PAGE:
Those wacky cost-savers in the Bush Administration are at it again . . . .
- Club Lecter
You’ve heard of Plum Island. Just think back to when you last saw “Silence of the Lambs.”
Yep, it’s where Jodie Foster floated a false offer to Anthony Hopkins to be imprisoned there and walk the white sand beaches and enjoy the wildlife – near the Plum Island Animal Disease Center.
Now, in a feat of mental legerdemain every bit as awe-inspiring as the Federal Government’s rapid response to hurricane Katrina, the Department of Homeland Security (I snicker my ass off more each day at that title . . .) is evaluating six possible sites for a new National Bio and Agro-defense Facility. Five of them are on the mainland U.S.
According to our good friends at UPI:
“The department wants to build the new lab, dubbed the National Bio and Agro-defense Facility, at one of five potential mainland sites, but is also evaluating the existing site of the lab it would replace, the aging Plum Island Animal Disease Center, in New York state’s Long Island Sound.
The draft Environmental Impact Statement, published Friday, is a 1,005-page federally required assessment of a range of effects the planning, construction and operation of the lab would have at each of the proposed sites.
It says the health and safety impact — including the possibility of an accidental or deliberate release of pathogens from the lab — was “negligible” at all six possible sites, because of its assessment that the risk of such a release “was none to low for all accident scenarios except an over-pressure fire,” which can cause an explosion if flammable gases build up in an enclosed space.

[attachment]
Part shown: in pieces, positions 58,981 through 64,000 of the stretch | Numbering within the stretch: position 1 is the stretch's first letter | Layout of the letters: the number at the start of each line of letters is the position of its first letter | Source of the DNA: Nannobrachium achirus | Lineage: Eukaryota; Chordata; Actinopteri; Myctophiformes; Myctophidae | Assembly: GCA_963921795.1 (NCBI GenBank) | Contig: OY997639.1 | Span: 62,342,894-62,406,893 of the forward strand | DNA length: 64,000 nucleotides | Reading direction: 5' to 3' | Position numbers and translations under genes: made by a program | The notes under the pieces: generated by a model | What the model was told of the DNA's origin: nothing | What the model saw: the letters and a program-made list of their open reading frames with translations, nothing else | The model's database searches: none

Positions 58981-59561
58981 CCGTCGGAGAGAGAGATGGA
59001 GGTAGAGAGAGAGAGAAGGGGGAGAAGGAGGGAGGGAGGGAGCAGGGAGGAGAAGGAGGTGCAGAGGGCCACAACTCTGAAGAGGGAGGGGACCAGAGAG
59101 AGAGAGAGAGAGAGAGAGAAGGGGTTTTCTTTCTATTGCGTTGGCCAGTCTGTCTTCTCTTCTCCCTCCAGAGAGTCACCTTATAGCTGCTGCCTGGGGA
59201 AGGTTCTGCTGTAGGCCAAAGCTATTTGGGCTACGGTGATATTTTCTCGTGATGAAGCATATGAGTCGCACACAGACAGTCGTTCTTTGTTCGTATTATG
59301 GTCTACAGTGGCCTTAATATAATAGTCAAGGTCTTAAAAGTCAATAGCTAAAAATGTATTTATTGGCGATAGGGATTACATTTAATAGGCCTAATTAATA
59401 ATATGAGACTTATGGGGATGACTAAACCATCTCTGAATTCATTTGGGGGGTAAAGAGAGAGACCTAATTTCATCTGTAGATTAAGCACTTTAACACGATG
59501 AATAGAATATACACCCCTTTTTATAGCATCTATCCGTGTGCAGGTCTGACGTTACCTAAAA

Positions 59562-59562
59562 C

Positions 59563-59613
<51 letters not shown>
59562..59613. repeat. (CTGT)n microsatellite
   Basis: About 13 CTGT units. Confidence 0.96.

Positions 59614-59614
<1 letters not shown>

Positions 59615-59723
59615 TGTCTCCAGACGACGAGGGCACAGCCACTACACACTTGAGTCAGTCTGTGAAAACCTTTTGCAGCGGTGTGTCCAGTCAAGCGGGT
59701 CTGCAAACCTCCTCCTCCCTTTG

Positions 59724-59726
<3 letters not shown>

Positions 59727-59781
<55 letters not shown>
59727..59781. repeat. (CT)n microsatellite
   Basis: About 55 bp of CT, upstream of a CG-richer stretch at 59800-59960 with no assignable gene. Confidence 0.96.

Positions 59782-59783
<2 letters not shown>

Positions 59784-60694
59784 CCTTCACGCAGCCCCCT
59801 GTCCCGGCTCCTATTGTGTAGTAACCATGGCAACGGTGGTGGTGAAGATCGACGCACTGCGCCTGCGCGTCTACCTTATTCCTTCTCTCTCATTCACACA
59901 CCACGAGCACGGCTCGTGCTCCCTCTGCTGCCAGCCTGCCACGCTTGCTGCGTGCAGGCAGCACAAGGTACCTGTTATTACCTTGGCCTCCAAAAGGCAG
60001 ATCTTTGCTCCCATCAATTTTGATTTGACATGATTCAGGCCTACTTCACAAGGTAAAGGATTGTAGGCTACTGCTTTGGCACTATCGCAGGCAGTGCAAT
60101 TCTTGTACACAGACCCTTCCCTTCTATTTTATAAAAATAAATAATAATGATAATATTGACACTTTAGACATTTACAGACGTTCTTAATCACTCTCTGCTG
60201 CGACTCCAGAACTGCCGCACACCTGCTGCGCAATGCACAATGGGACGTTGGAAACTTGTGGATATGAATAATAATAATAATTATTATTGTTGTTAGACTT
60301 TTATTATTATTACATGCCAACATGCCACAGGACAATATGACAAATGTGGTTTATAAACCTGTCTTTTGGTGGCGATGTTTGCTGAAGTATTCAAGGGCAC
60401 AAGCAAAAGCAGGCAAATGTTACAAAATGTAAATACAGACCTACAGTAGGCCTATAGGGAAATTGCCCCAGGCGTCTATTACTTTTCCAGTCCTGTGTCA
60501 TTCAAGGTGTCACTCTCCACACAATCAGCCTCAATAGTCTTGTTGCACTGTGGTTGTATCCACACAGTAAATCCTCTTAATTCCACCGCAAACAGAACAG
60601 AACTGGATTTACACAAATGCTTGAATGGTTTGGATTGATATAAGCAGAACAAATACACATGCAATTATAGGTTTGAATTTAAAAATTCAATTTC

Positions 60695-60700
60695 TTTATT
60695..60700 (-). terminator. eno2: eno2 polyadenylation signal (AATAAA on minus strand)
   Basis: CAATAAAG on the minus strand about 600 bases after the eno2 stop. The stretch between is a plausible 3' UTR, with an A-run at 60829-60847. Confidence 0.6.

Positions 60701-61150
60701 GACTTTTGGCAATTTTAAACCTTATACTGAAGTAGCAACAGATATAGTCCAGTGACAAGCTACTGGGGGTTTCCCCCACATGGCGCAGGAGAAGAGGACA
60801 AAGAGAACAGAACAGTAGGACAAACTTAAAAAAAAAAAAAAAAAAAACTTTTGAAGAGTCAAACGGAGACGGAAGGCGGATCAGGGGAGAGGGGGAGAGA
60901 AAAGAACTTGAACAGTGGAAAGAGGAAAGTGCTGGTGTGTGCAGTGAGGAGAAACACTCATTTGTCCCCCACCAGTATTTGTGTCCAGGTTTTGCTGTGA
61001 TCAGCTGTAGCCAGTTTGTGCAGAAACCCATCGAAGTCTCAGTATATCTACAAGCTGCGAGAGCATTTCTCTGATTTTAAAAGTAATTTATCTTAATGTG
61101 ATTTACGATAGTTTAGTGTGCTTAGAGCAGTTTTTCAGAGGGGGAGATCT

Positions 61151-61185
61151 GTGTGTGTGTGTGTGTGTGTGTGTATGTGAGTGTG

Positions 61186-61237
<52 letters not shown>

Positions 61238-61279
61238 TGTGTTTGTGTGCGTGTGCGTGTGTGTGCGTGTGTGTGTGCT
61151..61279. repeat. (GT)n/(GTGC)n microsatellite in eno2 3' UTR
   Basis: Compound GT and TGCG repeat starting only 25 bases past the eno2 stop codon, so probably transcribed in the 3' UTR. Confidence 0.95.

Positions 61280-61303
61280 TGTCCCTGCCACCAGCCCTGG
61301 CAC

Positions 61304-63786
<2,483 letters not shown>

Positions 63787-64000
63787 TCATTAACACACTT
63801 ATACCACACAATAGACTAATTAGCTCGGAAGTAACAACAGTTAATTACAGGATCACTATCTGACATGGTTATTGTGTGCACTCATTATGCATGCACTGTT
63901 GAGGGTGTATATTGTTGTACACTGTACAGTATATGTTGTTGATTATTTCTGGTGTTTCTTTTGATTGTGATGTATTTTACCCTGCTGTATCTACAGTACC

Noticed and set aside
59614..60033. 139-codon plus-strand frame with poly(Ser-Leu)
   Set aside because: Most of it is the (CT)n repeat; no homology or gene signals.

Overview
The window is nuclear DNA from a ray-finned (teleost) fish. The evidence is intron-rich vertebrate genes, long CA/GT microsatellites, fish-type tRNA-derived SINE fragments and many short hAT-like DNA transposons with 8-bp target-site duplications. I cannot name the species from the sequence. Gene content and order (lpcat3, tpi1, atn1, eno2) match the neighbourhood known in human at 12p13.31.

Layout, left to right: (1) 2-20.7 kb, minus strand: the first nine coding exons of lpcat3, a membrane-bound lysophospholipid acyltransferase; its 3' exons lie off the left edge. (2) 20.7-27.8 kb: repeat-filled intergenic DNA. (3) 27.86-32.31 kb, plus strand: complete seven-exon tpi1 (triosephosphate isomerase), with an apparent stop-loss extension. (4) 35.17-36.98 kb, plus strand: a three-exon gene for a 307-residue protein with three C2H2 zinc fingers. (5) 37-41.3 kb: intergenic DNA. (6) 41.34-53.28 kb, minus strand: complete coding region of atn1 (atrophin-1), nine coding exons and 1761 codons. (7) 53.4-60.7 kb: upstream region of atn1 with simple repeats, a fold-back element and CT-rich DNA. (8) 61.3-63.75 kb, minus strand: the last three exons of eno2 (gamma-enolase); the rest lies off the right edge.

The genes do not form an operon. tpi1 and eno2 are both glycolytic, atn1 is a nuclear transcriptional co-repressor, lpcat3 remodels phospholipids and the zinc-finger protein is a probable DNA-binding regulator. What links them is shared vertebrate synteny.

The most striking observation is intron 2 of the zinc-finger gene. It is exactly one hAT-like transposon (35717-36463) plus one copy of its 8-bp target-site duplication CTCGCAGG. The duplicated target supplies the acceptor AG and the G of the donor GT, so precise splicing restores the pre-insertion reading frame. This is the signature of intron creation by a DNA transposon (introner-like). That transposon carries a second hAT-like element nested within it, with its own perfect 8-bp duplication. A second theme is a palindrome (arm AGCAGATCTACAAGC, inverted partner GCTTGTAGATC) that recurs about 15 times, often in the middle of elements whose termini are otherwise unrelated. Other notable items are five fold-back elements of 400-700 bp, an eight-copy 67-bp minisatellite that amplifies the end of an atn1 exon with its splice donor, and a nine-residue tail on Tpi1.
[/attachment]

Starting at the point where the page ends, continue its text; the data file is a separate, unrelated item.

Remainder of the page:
The risk for this kind of accident was “moderate” for all six sites.
The department also assessed the possibility of a terrorist attack releasing pathogens from the lab — which will work on the most infectious animal diseases, like Foot and Mouth; and on those most deadly to humans, like the Hendra and Nipah viruses.
The overall risk assessment for a release at the five mainland sites was “moderate” because of “the potential easy spread of a disease through livestock or wildlife” nearby, the statement said. The Plum Island site overall risk rank was “low or none” because of “the low likelihood of any disease getting off of the island,” the statement concluded.”
It seems to me – pardon my attempt at logical and rational thought here – that one would want to keep a lab dealing in major threats to livestock and humans as remote as possible. Sigourney Weaver grasped the concept quite nicely in the “Alien” movies.
And, according to the Associated Press in a story that ran about two weeks ago, federal officials ran a simulated exercise called ‘Crimson Sky’ to consider the effects of a mass foot-and-mouth disease outbreak . The ‘results’?
“Fictional riots in the streets after the simulation’s National Guardsmen were ordered to kill tens of millions of farm animals, so many that troops ran out of bullets.”
“In the exercise, the government said it would have been forced to dig a ditch in Kansas 25 miles long to bury carcasses.”
Following that general theme, wouldn’t it be somewhat questionable to consider just how safe putting an animal disease research laboratory in the middle of one of several major livestock centers is when the original laboratory was put out on an island away from such centers?
The only way this could get any funnier is if Halliburton were involved. They aren’t, right?